The larval locomotion assay showed that an increase in caffeine also produces an increase in activity. I was surprised to find that the high caffeine vials (containing the human equivalent of 8 cups of coffee) did not result in dead flies, but live, active flies. The negative geotaxis assay (which tests adult activity) also provided results but not without obstacles. I had to change the gender that I used from females to males because I did not have enough females to complete the assay, but this also meant that I would not be able to use the data I collected the previous time to compare. Unfortunately, testing addiction did not come as easily. I was unable to gather data from the capillary feeding assay because the capillary tubes were too big. Most of the time that I was working with this assay, I was trying to figure out how the assay could provide more accurate data. Although these failures were frustrating, they helped me learn how to work through challenges and gave me a greater understanding about what I was testing.
I am so grateful to have participated in TRIP this summer. Though it did include a lot of hard work, I am glad that this is how I chose to spend my summer. TRIP taught me how to overcome obstacles, various forms of communicating, how to manage my time, different ways of looking at and solving a problem, how to push myself, and what it is like to work in a lab. I was able to experience the joy of having an assay work out, but also work through struggles when another assay did not work. If you’re thinking about applying to TRIP, I highly suggest it. I loved the environment that it provided and all of the friends that I made. I was surprised that despite coming from all over and being of different ages, we were able to talk openly with each other about advice, troubles with our projects, and about common interests. Though we have only known each other for 5 weeks, it seems like I have known them for years. I entered TRIP thinking I was just going to do a project and learn about flies but I did not expect to leave with an understanding of how to work through failure, many applications that I can use outside of TRIP, and the opportunity to meet great people.
I set up 4 vials: one with no dye, and three with various colors (Red #40, Blue #1, and Yellow #5). When I tested the memory assay on all of these, the control larvae passed with flying colors (pun intended) while the color-fed larvae wandered towards the banana side and into the middle of the test plate. Given TRIP’s succinct schedule, there are many factors I am still eager to test, but I do not have enough time.
I scaled down the maximum dose of dyes for children 2-5 y/o into a fly dose, but this measurement can be tweaked to test the effects of less/more dye in the diet. The specific dyes I used can also be switched out for other artificial dyes. I tested the effect on larvae, but adult flies may also have a reaction. I am also interested in more extensive neural effects that dyes may have, such as energy and aggression levels.
TRIP Initiative has not only given me valuable learning experiences in a lab that I would not get in my typical classroom setting lectures, but has also given me an opportunity to explore research as a future career. Before TRIP, I did not see myself being interested in research at all-- I saw myself being in a career that only focused on healthcare. Although I still want to go into a healthcare profession, TRIP opened my eyes to incorporating research in my future scientific explorations and encouraged me to branch outside of my comfort zone. Overall, TRIP was an excellent, informative program that allowed me to independently focus on projects I found genuinely interesting.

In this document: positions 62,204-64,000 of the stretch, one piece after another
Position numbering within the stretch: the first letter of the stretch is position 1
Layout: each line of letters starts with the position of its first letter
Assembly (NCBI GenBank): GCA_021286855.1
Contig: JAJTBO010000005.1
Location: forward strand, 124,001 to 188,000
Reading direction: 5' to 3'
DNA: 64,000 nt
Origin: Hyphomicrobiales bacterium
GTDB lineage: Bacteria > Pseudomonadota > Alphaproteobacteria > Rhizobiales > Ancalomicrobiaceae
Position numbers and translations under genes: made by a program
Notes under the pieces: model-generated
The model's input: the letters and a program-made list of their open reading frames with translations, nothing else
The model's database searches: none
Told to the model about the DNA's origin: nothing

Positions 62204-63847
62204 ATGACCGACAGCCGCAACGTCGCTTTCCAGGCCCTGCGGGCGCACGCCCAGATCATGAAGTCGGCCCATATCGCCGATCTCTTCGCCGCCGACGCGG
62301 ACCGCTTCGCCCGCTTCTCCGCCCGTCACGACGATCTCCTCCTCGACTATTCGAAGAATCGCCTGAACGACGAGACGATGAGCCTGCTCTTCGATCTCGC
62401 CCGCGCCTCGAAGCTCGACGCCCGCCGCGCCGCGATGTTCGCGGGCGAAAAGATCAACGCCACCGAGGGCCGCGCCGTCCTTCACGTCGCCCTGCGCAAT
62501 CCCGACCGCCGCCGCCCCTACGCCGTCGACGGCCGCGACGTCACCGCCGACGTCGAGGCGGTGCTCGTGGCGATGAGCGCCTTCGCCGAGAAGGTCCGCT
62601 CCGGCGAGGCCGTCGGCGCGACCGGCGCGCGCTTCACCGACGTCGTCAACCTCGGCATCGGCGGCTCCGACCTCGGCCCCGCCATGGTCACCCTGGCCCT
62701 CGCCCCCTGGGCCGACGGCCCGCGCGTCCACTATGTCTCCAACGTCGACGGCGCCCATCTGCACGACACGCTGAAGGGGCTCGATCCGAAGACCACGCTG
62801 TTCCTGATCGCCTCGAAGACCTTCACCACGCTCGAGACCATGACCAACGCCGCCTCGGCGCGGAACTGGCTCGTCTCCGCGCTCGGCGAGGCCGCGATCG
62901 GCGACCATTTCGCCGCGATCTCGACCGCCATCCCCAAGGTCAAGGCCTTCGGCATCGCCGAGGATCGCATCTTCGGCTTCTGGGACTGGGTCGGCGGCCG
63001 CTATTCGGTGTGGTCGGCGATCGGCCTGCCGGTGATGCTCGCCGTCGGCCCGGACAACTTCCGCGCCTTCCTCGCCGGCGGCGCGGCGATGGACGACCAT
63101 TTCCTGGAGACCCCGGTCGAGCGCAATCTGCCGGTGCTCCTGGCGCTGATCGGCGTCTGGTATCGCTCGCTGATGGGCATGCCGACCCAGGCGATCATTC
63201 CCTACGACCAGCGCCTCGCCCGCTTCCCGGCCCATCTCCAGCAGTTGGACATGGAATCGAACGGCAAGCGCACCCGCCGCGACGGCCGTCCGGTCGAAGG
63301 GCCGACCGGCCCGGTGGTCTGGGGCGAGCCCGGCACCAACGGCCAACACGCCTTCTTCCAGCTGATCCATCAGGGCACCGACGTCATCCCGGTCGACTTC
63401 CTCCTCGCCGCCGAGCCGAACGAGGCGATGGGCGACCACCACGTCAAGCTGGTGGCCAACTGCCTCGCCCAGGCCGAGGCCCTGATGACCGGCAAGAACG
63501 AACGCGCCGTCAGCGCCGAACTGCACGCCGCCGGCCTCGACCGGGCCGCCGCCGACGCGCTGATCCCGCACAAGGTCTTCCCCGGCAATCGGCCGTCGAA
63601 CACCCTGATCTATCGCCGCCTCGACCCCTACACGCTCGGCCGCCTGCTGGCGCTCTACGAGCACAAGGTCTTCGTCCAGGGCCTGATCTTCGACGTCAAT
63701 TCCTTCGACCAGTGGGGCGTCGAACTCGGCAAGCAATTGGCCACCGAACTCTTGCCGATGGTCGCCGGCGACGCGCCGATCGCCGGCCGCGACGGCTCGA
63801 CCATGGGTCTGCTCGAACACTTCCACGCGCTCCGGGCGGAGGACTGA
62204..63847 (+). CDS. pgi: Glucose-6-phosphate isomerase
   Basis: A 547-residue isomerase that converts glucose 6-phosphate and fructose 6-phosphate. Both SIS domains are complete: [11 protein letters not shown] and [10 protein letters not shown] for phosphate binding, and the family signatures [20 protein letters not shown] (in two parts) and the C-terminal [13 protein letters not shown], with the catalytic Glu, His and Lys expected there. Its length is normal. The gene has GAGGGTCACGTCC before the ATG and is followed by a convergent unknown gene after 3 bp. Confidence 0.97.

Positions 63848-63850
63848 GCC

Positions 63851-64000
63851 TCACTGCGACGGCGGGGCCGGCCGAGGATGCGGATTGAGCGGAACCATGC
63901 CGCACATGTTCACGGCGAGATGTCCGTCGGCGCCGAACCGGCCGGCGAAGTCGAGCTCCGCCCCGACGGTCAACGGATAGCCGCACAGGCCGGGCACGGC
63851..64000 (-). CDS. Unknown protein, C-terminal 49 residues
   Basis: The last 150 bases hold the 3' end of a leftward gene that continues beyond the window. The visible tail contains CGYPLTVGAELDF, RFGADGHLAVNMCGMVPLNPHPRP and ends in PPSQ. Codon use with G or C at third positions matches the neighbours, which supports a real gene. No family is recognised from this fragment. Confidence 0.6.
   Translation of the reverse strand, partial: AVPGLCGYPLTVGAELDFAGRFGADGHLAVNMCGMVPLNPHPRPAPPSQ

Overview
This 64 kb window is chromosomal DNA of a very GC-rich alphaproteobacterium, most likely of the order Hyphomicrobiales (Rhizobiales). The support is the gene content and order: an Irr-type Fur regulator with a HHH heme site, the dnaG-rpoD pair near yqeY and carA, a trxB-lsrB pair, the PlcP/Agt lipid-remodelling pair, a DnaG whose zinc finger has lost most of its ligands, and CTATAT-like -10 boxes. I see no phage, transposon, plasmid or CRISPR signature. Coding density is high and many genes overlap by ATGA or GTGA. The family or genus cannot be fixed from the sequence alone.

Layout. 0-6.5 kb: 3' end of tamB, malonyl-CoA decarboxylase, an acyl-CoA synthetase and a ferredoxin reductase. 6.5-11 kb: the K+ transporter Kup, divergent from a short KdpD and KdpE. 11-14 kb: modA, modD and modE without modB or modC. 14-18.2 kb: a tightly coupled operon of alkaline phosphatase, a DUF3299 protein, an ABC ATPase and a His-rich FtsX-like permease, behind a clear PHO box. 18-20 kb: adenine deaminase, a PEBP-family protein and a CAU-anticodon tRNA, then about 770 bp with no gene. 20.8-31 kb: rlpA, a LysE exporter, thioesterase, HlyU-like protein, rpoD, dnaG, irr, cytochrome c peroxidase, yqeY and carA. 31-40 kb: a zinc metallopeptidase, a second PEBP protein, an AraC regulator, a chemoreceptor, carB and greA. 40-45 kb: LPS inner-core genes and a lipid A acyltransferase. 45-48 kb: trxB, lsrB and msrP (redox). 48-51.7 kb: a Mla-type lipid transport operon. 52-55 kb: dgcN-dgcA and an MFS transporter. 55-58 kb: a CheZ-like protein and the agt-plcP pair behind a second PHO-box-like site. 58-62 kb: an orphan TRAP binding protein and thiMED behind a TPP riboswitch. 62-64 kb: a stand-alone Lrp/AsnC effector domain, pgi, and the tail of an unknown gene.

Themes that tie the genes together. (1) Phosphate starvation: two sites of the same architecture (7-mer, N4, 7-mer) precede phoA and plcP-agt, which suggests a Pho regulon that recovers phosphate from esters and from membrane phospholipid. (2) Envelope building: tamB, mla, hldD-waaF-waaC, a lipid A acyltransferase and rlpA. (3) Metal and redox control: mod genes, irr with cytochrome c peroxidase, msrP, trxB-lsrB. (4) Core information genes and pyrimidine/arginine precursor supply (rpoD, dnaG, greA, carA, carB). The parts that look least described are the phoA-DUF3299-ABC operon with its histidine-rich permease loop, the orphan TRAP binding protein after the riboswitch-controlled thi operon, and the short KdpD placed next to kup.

Throughout my experiment, I fasted my fruit flies every day and then conducted assays that allowed me to assess female fertility, embryonic viability, and overall health. At the end of my experiment, my data suggested that intermittent fasting negatively affect female fertility and decreased overall health. Although I was not necessarily surprised with this outcome, the process of doing research was exciting, and something I was able to do almost completely independently.
Through the social space assay, I measured how close the flies stayed to each other when allowed to move freely in a small chamber. My results surprised me: the flies in the control vial stayed the farthest apart, while those in both the less crowded and more crowded vials stayed closer together. This result ran counter to my hypothesis, and is quite surprising besides: apparently, the flies were least happy and sociable at a middle density. I am not sure why this result occurred, but my best educated guess was that the flies are comfortable when they have plenty of space, and therefore happier and more sociable. However, when placed in crowded environments, the flies become accustomed to crowds and choose to remain close together even when they’re able to spread out more.
Those are my results, but I’m sure you’re wondering how measuring fruit fly anxiety has any practical purpose at all. As I’ve mentioned before, fruit flies have emotions like humans do, so they are a valuable proxy for quickly gathering data to guide future experiments. Currently, millions of people live in crowded conditions around the world, from refugee camps to major cities, but only limited research has been done on what effects, if any, overcrowding has on the physical and mental health of those affected.
Research in fruit flies could be used as a springboard to direct future studies into this potential public health concern.
These weeks have gone by quickly, but I’ll certainly make use of the skills and connections I made here for a long time in the future.
Stay tuned for… well, for the next group of intelligent, talented students who will take up the TRIP mantle starting in the spring. They might not cram flies into tiny spaces, but they’ll find some equally interesting ways to experiment on hapless fruit flies.